One of the more spirited consumer movements in the energy-management realm has been the stop-smart-meters trend. In fact, there is a nonprofit group called Stop Smart Meters!
Based in California, Stop Smart Meters! is one of more than 50 groups and individuals nationwide advocating against utility-installed, wirelessly connected “smart meters.” These citizens have been tirelessly calling into question the accuracy and safety of the devices, and have voiced concerns about their vulnerability to security breaches.
Use of the meters, which are designed to allow utilities to monitor energy usage, manage power allocations, and pinpoint outages in real time, has been promoted by the U.S. Department of Energy as one of the key features of the smart grid. As GBA noted in February of last year, however, some utility customers say their rates have increased dramatically since smart meters were installed in their homes.
Others cite privacy concerns. “Do you value civil liberties and the right to privacy?” asks Stop Smart Meters! on one of its web pages. “When a ‘smart’ meter is installed, your utility has access to a treasure trove of information about you – when you wake up in the morning, when you go on vacation, what kinds of appliances you are using, etc. They will be able to sell this information to a series of corporations and the government.”
Other smart-meter resisters worry that the meters’ wireless transmissions can be hazardous to people with electromagnetic sensitivity and/or hacked to reveal details about utility customers’ habits and whereabouts.
A recent story posted by SurreyLeader.com, which serves British Columbia, noted that several thousand customers of the approximately 1.8 million served regional utility BC Hydro are resisting smart meter installation, and about 1,000 have called with concerns about exposure to wireless radiation.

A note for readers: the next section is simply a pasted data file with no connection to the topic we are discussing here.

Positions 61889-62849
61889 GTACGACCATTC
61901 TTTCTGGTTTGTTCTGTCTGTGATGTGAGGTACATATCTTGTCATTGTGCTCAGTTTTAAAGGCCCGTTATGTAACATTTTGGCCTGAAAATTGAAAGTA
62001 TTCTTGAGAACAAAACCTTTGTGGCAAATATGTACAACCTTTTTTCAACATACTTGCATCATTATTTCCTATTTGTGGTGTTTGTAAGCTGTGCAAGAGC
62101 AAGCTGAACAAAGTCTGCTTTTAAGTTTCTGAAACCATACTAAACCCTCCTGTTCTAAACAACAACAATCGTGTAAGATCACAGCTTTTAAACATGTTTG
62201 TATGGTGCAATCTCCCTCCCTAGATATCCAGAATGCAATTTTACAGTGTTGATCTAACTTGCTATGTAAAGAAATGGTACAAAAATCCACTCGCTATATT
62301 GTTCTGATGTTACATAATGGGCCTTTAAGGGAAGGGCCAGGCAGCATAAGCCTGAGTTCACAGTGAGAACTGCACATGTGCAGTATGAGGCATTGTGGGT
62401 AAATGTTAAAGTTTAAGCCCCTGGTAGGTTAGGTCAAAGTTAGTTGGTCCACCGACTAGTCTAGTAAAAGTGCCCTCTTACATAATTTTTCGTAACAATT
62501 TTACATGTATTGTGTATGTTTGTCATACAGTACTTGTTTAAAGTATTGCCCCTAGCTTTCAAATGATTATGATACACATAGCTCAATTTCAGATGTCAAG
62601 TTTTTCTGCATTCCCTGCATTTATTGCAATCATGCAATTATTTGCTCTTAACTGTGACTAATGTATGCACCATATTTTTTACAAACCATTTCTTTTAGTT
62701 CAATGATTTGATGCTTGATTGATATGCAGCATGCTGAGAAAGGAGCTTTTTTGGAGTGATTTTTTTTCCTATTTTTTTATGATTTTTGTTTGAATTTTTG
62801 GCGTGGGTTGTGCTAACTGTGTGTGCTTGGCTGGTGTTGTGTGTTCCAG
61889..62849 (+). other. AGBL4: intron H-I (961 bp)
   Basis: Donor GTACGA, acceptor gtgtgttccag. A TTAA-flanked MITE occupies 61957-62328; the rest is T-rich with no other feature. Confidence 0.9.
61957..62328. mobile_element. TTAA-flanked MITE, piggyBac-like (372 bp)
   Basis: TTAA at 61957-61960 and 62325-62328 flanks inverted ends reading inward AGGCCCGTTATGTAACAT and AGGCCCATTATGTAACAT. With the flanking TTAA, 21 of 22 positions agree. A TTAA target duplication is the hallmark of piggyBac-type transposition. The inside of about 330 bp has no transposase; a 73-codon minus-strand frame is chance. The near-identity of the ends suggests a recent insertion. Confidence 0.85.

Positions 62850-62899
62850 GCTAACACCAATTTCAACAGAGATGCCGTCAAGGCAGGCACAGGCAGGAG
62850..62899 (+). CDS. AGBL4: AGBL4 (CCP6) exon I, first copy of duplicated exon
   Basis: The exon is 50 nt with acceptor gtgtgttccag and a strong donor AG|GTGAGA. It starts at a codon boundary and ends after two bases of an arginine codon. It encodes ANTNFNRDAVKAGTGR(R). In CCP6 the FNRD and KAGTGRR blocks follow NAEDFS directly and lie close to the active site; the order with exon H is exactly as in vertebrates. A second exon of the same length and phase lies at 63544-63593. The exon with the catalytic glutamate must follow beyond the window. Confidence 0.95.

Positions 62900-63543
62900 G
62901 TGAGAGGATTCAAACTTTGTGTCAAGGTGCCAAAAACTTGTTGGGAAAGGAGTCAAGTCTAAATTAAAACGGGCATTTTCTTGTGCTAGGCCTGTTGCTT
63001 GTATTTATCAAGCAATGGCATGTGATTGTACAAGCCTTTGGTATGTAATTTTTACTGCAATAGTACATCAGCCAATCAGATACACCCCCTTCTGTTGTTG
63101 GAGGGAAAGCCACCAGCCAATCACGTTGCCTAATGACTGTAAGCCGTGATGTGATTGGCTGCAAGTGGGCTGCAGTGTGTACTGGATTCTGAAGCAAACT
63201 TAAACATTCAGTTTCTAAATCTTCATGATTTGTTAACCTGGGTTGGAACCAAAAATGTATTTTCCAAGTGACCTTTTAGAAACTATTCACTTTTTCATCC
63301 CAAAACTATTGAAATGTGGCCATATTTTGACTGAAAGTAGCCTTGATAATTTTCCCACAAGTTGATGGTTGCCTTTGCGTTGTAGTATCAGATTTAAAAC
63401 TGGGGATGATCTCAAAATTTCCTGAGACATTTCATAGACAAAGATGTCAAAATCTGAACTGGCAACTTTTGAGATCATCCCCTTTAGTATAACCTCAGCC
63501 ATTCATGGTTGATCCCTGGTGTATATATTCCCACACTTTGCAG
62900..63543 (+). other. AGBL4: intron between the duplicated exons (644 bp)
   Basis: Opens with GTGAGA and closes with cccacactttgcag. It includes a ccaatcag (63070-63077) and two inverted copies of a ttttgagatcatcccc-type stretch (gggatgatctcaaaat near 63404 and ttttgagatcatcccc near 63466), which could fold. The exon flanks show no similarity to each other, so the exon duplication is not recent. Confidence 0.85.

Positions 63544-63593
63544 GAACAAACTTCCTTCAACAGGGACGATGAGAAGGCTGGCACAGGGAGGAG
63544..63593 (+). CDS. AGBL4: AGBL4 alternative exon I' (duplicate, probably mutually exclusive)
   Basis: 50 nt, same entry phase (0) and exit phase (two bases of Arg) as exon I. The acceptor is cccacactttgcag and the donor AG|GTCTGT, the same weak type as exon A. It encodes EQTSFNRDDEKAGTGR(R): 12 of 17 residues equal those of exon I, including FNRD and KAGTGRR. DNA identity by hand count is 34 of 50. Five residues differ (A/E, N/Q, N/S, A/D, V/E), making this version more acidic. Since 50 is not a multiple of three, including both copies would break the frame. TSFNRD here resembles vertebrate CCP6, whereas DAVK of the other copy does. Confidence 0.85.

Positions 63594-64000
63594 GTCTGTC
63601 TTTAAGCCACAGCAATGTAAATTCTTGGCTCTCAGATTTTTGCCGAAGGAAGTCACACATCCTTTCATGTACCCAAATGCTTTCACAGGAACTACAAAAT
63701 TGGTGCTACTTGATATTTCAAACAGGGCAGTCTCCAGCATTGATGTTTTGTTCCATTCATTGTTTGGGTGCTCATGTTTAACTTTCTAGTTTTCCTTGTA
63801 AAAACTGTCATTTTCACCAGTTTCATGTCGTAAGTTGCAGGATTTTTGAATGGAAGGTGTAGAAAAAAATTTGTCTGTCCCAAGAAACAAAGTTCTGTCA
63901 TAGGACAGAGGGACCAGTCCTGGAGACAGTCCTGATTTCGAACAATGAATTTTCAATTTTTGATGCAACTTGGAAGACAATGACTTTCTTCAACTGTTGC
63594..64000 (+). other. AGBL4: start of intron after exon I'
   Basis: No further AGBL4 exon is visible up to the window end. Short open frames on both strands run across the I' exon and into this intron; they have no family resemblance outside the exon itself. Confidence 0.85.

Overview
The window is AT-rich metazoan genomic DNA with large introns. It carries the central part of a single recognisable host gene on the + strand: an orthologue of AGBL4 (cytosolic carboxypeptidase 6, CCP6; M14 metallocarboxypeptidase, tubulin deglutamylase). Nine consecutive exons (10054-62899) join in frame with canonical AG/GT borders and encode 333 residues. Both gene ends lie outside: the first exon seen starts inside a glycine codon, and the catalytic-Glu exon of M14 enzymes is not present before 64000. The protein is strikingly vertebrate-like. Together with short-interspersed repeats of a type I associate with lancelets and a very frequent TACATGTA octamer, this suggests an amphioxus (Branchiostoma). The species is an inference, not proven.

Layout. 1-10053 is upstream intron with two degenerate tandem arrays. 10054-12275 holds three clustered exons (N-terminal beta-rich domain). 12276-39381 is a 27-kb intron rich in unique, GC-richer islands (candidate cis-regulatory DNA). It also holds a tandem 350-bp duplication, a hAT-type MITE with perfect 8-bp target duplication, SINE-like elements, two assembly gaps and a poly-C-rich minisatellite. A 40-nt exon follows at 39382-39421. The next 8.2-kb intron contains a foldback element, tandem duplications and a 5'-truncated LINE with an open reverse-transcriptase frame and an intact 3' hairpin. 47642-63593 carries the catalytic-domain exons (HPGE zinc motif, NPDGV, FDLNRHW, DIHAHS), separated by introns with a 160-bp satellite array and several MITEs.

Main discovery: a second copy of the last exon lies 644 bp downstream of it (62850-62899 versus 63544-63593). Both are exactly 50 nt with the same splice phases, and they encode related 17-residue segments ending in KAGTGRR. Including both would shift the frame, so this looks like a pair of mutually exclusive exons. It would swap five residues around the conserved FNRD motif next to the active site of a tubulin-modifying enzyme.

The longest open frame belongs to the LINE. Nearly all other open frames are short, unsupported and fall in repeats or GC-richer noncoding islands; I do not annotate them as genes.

The story points out, however, that the smart meters used by BC Hydro send out their data in brief pulses a few times a day, with daily transmission exposure totaling just under a minute at power levels several times lower than that of a cell phone. Nonetheless, whatever the specific concerns of the resisters, BC Hydro has, for the time being, decided to deploy smart meters in areas where customers don’t object.
Regulators proceed cautiously
Even if the number of smart-meter objections is relatively small, customer resistance can seriously slow or delay meter rollouts. The Michigan Public Service Commission, for example, announced on January 12 that it is launching an investigation into the deployment of smart meters by regulated utilities, according to the Detroit Free Press.
And on January 9 opponents of smart meters in central Maine appealed to the Maine Supreme Judicial Court in Portland to overturn a Public Utility Commission’s decision not to investigate claims that the wireless meters pose health, safety and privacy risks, and are an invasion of privacy, according to a story posted by The Forecaster. The regional utility, Central Maine Power, is scheduled to complete the installation of 620,000 meters throughout the state in the first quarter of this year, the story noted.
A hacker risk?
In the long run, smart-meter security vulnerabilities may end up giving meter opponents a bit more traction than health concerns, a recent MSNBC.com story suggested. The article focuses on the research results of Dario Carluccio and Stephan Brinkhaus, who signed up as customers of a German-based smart-meter firm, Discovergy, and were then able to tap into Discovergy meters’ unencrypted transmission data, which allowed them to tell whether homeowners were “home, away or even sleeping, but also what movie they were watching on TV.”
The two men presented their findings on December 30 at the Chaos Computing Congress in Berlin, where Discovergy’s CEO, Nikolaus Starzacher, came on stage and vowed to resolve the security glitches “as quickly as possible.”
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